structure and function

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technologies, galenics

Optimization of emollients by selecting suitable excipients

Vaseline is a widely used basic constituent of emollients despite its to some extent unfavourable cosmetic properties. One reason for this is its high occlusivity and very good compatibility with other components of the formulation. Only vaseline is capable of reducing the loss of moisture from the skin by up to 50 %.
This is especially important on areas of skin exposed to heavy stress, such as the hands, the cutaneous lipids of which frequently come into contact with solvents and surfactants. A good emollient usually has pronounced oil restorative properties. But only the interplay between skin lipids and hydration of the horny layer provide optimal skin protection. Another factor is the preservation or restoration of a sufficient layer of skin lipids. This can preferably be achieved using lipids with affinity for the skin, which due to their polarity enter into strong interactions with the intercellular lipids of the skin and can thereby provide physiological protection, moisture and conditioning.
Besides meeting the requirements of safety and efficacy, it is also important for emollients to be cosmetically attractive. In commonly available cosmetics this is achieved by combining a large number of excipients with different feel properties. The goal of medically oriented development of emollients should be not only to achieve positive sensory characteristics and a good conditioning effect, but also and especially the best possible tolerability. This can and must be achieved by using a small number of carefully selected, toxicologically characterized excipients of high purity. The use of multifunctional excipients in the development of emollients thus affords a good opportunity to combine a minimum number of substances into a stable formulation which guarantees a high level of skin hydration while retaining good application characteristics. Furthermore, all known allergens should be excluded in order to develop formulations of high tolerability. These include especially preservatives and fragrances which are often responsible for causing allergies. The use of classical preservatives may under some circumstances be unnecessary when excipients are judiciously chosen. Since microbiological stability is a paramount consideration for cosmetics, a wide selection of mutually complementing preservatives is generally used in these products. Since the legal regulations do not require the submission of a rationale for the type and quantity of preservatives used in cosmetics, many cosmetics contain relatively high doses of these substances in order to rigorously prevent the growth of microorganisms in the event of microbial contamination. The non-inclusion of preservatives mandates very close monitoring of the microbiological stability and, for aqueous products, invariably the use of an alternative form of preservation. Some products are now on the market which instead of the classical preservatives incorporate higher doses of alcohols and glycols (propylene glycol, pentylene glycol etc.). This type of substitution, however, introduces the risk of irritations and encourages the penetration of undesired excipient constituents because of the solvent properties of these substances, which are also able to easily through the skin.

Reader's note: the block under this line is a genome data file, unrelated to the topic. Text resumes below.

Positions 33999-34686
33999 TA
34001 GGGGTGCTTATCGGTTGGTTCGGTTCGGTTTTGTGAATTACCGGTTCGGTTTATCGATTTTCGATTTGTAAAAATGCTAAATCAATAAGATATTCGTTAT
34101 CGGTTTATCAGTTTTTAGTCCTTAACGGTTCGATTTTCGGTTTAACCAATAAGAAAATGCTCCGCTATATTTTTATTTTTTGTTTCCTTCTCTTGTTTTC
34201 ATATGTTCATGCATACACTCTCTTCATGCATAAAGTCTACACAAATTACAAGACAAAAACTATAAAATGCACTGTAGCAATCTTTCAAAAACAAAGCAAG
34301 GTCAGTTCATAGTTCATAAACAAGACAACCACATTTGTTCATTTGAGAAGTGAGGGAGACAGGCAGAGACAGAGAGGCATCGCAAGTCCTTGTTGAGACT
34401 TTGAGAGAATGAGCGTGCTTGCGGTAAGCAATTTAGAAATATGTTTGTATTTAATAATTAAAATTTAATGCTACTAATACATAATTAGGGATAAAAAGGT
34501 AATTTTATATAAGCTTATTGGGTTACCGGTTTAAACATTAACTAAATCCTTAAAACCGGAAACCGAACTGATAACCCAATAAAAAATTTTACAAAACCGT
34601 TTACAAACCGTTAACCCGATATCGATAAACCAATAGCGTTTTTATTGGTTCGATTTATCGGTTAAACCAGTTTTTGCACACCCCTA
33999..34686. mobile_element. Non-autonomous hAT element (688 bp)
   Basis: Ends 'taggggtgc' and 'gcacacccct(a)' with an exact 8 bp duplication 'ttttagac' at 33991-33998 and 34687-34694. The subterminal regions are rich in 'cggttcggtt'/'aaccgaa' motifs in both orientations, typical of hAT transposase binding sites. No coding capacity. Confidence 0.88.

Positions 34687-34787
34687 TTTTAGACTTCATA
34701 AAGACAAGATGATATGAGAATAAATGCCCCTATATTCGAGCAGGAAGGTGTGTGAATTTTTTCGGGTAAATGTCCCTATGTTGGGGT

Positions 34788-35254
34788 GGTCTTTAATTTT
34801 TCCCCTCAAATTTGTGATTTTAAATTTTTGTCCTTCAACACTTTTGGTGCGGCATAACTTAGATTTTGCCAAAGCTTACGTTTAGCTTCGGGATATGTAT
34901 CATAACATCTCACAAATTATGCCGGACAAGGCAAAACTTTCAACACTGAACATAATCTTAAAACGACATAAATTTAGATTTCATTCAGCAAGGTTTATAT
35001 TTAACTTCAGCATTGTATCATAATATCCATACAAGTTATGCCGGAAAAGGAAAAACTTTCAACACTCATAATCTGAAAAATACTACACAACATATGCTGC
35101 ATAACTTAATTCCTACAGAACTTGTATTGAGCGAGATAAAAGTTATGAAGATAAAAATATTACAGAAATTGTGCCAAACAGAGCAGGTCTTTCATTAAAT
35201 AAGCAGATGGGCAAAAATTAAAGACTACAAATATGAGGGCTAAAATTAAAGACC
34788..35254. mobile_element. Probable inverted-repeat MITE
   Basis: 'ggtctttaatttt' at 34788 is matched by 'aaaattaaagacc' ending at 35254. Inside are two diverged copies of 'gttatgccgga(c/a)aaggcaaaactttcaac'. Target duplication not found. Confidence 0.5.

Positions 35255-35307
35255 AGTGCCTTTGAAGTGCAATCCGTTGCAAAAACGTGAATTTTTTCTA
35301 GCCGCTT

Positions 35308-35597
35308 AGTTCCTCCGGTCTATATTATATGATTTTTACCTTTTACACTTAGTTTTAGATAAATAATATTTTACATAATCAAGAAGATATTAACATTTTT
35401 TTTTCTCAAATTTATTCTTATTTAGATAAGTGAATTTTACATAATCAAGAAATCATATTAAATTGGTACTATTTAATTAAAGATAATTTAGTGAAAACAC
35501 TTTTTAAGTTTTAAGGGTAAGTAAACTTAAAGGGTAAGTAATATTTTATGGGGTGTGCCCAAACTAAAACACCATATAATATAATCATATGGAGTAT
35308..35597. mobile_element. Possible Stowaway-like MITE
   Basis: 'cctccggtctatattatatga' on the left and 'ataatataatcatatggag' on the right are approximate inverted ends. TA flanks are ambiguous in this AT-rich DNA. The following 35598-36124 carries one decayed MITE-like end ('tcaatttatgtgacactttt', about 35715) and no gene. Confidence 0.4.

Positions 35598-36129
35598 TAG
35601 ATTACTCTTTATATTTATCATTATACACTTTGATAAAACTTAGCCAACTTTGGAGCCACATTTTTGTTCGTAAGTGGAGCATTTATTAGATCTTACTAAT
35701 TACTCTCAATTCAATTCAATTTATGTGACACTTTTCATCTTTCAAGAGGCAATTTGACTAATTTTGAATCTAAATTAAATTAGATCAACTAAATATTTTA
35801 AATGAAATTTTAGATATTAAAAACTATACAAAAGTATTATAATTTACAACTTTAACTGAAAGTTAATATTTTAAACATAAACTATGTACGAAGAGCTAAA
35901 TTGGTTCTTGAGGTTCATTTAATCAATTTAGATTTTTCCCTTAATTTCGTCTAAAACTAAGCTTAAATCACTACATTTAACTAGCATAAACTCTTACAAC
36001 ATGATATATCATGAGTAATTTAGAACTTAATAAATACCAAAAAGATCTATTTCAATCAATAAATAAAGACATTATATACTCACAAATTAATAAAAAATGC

For development and manufacture in the pharmaceutical industry, quality standards are applied that are advantageous for the development of pure, reliable and effective medical skin care. Pharmaceutically oriented product development will therefore concentrate on the essential characteristics of excipients and attach great importance to product sustainability and safety. These activities should satisfy, among other criteria, the following requirements which are self-evident for medicinal products:

  • Selection of pharmaceutical grade excipients (substances specified and tested according to medicinal product guidelines)
  • Qualification of suppliers (e.g. audit, documentation review)
  • Release of active ingredients based on pharmaceutical test specifications and quality specifications
  • Additional filtering of lipid components during and after manufacture
  • Permanent quality testing and assurance
  • Comprehensive documentation and change control (monitoring of changes to formulations and manufacturing procedures) Uni Heidelberg